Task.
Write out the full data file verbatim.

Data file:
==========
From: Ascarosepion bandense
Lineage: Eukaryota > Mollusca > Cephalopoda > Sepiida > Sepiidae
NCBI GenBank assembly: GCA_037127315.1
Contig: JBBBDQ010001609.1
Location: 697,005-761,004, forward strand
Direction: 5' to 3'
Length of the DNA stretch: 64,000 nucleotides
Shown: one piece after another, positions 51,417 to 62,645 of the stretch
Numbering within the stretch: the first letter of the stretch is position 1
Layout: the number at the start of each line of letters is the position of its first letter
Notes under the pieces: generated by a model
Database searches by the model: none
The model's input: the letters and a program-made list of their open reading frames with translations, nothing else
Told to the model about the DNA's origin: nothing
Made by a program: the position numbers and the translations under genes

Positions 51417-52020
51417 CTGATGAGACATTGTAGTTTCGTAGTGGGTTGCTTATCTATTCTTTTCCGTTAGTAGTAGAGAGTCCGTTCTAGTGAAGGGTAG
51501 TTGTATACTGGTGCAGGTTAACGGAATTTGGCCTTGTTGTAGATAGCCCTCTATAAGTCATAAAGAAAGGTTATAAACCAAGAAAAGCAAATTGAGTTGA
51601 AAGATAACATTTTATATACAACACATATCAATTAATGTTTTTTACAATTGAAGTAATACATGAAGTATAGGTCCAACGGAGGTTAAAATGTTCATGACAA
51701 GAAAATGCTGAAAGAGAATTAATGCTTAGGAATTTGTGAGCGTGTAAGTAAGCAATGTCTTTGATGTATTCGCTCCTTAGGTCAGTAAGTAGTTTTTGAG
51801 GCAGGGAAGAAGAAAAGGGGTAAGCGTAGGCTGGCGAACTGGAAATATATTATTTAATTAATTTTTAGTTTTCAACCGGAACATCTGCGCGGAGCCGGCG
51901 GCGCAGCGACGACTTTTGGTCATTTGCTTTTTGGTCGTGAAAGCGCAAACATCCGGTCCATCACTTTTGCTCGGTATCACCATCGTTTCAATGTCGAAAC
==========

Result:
From: Ascarosepion bandense
Lineage: Eukaryota > Mollusca > Cephalopoda > Sepiida > Sepiidae
NCBI GenBank assembly: GCA_037127315.1
Contig: JBBBDQ010001609.1
Location: 697,005-761,004, forward strand
Direction: 5' to 3'
Length of the DNA stretch: 64,000 nucleotides
Shown: one piece after another, positions 51,417 to 62,645 of the stretch
Numbering within the stretch: the first letter of the stretch is position 1
Layout: the number at the start of each line of letters is the position of its first letter
Notes under the pieces: generated by a model
Database searches by the model: none
The model's input: the letters and a program-made list of their open reading frames with translations, nothing else
Told to the model about the DNA's origin: nothing
Made by a program: the position numbers and the translations under genes

Positions 51417-52020
51417 CTGATGAGACATTGTAGTTTCGTAGTGGGTTGCTTATCTATTCTTTTCCGTTAGTAGTAGAGAGTCCGTTCTAGTGAAGGGTAG
51501 TTGTATACTGGTGCAGGTTAACGGAATTTGGCCTTGTTGTAGATAGCCCTCTATAAGTCATAAAGAAAGGTTATAAACCAAGAAAAGCAAATTGAGTTGA
51601 AAGATAACATTTTATATACAACACATATCAATTAATGTTTTTTACAATTGAAGTAATACATGAAGTATAGGTCCAACGGAGGTTAAAATGTTCATGACAA
51701 GAAAATGCTGAAAGAGAATTAATGCTTAGGAATTTGTGAGCGTGTAAGTAAGCAATGTCTTTGATGTATTCGCTCCTTAGGTCAGTAAGTAGTTTTTGAG
51801 GCAGGGAAGAAGAAAAGGGGTAAGCGTAGGCTGGCGAACTGGAAATATATTATTTAATTAATTTTTAGTTTTCAACCGGAACATCTGCGCGGAGCCGGCG
51901 GCGCAGCGACGACTTTTGGTCATTTGCTTTTTGGTCGTGAAAGCGCAAACATCCGGTCCATCACTTTTGCTCGGTATCACCATCGTTTCAATGTCGAAAC